by starheart
(Portland, Oregon)

My one year old GP was rescued about one month ago. My husband and I work fulltime, but we have taken opposite shifts so that our GP is not alone for more than 3 or 4 hours, 4 days a week.

She is a wonderful addition to the family, but has started chewing up our books, shoes, eyeglasses, tissue boxes, UPS boxes, and window and door sills. She has complete freedom of the house and big backyard, with a doggy door. She knows that she has done something wrong, acts completely contrite when one of us comes home, but does it again the next day.

We give her walks every day, and she has a bunch of chew toys. She takes them all outside and puts them in a pile. Leaves nothing inside when she feels the urge to chew. Chews and bones and treats of any kind are buried, so that I fear buying her a Kong, she will bury that to. Help!

We have put everything we can out of reach, but the bookcases are floor to ceiling. Does she need a companion? If it is separation anxiety, how do I lessen her fear? She only started doing this about 2 weeks ago. I know that she has not been treated well by her previous owners. Any suggestions would be helpful.

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May 24, 2015
by: Donna

You have a puppy. This is what puppies do. Never punish your pup for this. Never punish your dog for anything other than to maybe ignore them for unacceptable behaviour.

Ensure puppy gets enough playtime and depending on the her age, exercise.

You must crate-train your pup so when you are not home, she must be in the crate. It's not for punishment but for her safety. The crate will become her safe place.

Here is some great information on how to crate-train:

Also use the words like 'in your house' when she goes in so when you are ready to leave and go to bed, you will say 'in your house' and she'll know to go in.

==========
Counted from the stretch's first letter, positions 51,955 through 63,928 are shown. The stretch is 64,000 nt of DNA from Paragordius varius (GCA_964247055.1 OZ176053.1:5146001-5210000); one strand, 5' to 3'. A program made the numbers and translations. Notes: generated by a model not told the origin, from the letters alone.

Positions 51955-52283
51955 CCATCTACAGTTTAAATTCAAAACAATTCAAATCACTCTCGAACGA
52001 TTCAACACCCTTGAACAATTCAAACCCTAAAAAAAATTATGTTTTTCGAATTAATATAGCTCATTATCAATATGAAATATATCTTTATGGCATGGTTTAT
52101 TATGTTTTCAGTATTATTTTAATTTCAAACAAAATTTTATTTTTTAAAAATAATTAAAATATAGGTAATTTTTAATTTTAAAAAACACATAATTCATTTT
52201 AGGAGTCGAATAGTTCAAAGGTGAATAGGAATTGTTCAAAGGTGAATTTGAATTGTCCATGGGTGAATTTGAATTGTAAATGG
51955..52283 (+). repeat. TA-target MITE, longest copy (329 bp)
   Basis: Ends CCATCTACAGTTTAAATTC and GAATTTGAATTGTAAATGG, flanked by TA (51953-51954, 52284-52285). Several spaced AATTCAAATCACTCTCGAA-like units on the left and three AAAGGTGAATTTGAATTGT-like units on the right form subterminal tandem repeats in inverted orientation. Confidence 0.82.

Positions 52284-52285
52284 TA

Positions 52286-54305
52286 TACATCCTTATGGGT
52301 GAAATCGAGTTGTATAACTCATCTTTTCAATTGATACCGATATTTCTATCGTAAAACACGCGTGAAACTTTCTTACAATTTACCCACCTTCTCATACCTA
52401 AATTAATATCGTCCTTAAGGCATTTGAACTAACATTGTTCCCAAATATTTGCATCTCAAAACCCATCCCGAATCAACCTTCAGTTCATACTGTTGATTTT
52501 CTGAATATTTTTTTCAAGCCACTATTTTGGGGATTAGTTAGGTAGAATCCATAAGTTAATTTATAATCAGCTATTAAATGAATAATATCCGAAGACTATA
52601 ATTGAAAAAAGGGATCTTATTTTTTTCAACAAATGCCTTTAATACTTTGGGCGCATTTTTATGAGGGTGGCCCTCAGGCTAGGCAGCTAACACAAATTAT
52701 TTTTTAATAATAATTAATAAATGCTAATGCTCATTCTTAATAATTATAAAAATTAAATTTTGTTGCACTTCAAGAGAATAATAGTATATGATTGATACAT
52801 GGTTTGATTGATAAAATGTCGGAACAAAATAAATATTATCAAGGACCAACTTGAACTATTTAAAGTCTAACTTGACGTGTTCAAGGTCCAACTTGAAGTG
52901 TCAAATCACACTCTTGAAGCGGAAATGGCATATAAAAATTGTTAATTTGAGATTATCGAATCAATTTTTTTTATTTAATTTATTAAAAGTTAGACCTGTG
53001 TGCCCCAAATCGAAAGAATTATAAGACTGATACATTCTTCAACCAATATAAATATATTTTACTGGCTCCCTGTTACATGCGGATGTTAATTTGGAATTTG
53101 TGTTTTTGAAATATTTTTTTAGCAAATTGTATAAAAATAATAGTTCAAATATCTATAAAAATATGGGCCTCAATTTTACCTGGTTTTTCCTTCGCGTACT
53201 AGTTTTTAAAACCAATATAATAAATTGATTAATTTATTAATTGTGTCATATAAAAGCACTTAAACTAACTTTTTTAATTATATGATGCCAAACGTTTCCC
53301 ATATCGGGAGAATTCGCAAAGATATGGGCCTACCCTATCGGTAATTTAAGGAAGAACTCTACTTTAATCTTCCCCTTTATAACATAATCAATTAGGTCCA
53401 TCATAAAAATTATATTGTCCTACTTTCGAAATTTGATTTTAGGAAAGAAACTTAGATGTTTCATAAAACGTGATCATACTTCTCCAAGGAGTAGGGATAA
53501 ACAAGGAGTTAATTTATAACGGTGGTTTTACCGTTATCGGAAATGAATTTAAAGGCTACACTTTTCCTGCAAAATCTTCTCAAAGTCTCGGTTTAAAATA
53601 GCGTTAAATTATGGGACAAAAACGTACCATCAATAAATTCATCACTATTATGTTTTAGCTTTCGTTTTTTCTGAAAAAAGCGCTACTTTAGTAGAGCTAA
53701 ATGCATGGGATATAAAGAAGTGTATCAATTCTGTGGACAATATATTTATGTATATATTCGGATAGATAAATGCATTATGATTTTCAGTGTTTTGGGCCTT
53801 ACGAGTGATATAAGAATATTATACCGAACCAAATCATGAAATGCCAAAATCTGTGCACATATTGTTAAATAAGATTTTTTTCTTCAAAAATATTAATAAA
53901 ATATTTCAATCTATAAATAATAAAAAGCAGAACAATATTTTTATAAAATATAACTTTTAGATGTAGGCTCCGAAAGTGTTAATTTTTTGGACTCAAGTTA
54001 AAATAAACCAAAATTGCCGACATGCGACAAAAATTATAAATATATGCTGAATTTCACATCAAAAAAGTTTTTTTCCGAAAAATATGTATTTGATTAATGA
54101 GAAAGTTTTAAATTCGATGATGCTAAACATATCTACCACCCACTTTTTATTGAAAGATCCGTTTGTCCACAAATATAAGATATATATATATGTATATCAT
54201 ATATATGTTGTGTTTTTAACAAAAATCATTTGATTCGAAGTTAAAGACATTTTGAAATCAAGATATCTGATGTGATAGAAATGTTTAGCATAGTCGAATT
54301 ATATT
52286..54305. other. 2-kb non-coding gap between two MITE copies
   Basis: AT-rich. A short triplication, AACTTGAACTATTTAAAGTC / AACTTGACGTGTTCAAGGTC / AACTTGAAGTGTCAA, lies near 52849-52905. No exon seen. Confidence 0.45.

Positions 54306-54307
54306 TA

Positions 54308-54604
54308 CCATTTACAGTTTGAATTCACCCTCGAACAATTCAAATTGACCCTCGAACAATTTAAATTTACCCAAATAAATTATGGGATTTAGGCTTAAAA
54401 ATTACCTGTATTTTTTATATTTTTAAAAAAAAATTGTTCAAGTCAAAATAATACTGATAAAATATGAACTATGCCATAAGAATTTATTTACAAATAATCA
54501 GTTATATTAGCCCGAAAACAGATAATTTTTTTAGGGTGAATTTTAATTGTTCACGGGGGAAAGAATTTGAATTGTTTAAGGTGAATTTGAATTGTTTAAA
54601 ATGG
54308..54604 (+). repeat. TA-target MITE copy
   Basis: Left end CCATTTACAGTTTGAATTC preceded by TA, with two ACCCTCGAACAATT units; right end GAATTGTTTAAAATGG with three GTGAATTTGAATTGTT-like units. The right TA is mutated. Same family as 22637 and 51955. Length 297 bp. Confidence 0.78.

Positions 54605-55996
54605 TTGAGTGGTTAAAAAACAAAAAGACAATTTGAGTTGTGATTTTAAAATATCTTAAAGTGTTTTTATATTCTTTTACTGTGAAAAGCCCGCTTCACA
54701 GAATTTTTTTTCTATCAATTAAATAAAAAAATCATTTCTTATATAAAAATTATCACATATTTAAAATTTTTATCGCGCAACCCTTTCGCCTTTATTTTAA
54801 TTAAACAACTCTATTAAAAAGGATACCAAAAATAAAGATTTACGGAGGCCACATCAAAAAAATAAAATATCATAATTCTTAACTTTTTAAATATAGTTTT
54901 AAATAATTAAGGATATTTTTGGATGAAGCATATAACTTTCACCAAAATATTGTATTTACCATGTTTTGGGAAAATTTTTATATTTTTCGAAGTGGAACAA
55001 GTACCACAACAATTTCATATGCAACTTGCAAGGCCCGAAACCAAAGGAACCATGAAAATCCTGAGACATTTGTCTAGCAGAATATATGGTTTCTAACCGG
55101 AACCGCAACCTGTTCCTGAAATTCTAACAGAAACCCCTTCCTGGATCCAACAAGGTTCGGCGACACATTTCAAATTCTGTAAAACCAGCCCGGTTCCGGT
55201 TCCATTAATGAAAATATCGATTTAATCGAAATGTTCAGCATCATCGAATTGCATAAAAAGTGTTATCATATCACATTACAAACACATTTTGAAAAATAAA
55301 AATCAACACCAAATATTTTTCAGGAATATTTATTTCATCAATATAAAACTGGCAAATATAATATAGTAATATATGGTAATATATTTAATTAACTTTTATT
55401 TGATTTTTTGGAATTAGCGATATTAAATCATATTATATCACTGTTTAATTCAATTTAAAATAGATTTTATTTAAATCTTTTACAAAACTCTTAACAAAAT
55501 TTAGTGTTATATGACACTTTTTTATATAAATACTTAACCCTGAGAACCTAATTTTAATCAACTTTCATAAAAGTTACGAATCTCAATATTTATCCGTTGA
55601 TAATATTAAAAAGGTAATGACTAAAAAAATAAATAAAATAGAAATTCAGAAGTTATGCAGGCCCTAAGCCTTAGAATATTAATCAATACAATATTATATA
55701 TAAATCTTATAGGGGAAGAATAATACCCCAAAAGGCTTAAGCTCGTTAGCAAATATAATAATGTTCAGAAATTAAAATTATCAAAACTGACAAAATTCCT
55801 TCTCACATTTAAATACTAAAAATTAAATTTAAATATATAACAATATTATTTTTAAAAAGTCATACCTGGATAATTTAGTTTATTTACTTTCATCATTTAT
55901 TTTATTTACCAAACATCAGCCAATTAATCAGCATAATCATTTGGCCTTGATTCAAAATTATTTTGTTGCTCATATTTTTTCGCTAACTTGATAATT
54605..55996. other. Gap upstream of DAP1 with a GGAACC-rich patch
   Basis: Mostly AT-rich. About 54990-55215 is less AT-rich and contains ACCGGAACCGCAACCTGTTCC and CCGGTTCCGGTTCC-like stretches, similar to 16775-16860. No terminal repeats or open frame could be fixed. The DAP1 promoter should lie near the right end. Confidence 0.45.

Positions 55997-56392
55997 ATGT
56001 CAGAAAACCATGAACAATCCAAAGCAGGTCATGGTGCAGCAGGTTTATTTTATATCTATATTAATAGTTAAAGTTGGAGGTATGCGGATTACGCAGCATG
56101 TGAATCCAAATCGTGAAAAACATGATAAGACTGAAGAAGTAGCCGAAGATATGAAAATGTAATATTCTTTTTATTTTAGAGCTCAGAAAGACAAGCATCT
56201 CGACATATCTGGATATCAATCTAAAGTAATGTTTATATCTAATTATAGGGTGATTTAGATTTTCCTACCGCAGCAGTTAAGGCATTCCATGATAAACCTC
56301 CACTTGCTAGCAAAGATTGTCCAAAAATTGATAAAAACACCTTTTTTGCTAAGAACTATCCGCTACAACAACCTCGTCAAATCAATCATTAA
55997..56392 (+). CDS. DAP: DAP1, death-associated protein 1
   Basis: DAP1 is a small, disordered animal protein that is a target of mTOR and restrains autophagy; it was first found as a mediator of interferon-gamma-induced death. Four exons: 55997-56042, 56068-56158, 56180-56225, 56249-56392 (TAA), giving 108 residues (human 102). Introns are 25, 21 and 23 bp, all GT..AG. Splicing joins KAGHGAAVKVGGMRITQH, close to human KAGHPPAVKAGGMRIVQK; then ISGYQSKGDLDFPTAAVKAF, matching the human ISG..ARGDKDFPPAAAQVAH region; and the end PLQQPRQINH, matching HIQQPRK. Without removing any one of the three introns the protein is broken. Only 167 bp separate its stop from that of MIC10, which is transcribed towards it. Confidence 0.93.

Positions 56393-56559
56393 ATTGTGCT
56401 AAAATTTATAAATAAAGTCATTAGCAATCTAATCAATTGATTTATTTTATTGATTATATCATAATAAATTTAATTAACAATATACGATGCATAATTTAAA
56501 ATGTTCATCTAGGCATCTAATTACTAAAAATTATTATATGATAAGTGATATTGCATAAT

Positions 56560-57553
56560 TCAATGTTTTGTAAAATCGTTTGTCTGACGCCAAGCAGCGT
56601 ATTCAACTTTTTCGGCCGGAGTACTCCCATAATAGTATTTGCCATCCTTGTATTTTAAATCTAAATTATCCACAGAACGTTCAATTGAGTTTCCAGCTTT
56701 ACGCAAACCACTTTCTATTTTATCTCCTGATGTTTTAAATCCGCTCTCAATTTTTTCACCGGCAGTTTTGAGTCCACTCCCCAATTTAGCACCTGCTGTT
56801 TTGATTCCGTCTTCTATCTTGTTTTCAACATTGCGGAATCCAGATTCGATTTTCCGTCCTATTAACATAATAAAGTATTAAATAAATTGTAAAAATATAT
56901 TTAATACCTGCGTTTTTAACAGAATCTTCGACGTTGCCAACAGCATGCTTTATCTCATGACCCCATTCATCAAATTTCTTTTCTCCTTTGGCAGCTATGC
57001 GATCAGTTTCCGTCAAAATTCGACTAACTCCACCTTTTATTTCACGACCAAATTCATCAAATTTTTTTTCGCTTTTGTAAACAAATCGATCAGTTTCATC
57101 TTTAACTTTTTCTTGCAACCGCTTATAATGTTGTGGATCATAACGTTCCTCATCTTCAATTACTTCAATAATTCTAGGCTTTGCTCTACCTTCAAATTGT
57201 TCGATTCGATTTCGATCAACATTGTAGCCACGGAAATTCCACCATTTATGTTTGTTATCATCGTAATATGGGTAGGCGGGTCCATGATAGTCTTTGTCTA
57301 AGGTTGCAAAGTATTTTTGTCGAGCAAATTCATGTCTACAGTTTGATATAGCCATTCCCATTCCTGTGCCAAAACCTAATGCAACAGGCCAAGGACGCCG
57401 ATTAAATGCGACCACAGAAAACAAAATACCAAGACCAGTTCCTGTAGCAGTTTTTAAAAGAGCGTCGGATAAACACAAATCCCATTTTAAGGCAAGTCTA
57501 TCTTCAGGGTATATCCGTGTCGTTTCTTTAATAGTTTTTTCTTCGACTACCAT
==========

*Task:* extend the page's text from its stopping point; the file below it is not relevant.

So many people think putting your dog in a crate is cruel but it isn't. It's for the safety and well-being of everyone. It really is a good thing.

May 24, 2015
re: chewing
by: Anonymous

Sounds as if you are doing all you can to help your dog. You've had her for a very short time, and it takes some dogs months to settle into a new environment. Do you know anything of her previous life? Her anxiety is evident by her need to hoard (bury) the things you've given her. You've also shown her with the chew toys that she's allowed to chew on something to relieve her tension. Interesting that she buries the things you give her, but chews the things with your scent all over them. It may help to leave the TV or a radio on while you are absent...channels with people talking. That means more to them than the sound of music. You could try a doggy day-care if one is available to you. Or, have someone you know come to stay with her while you work. Just until she settles, as her fear will only last until she does. She needs reassurance at the moment, and a fairly fixed routine so she can relax as every day is the same. Above all do not chastise her for chewing your things and don't be upset in her presence. Come into the house on your return with calm energy, acknowledge her and then go make tea. If you pay less attention the difference between you being there and not will be less. Hope this helps. Good luck with her.

Jun 08, 2015
another perspective
by: Tressie

It sounds like you are doing a lot of things correctly.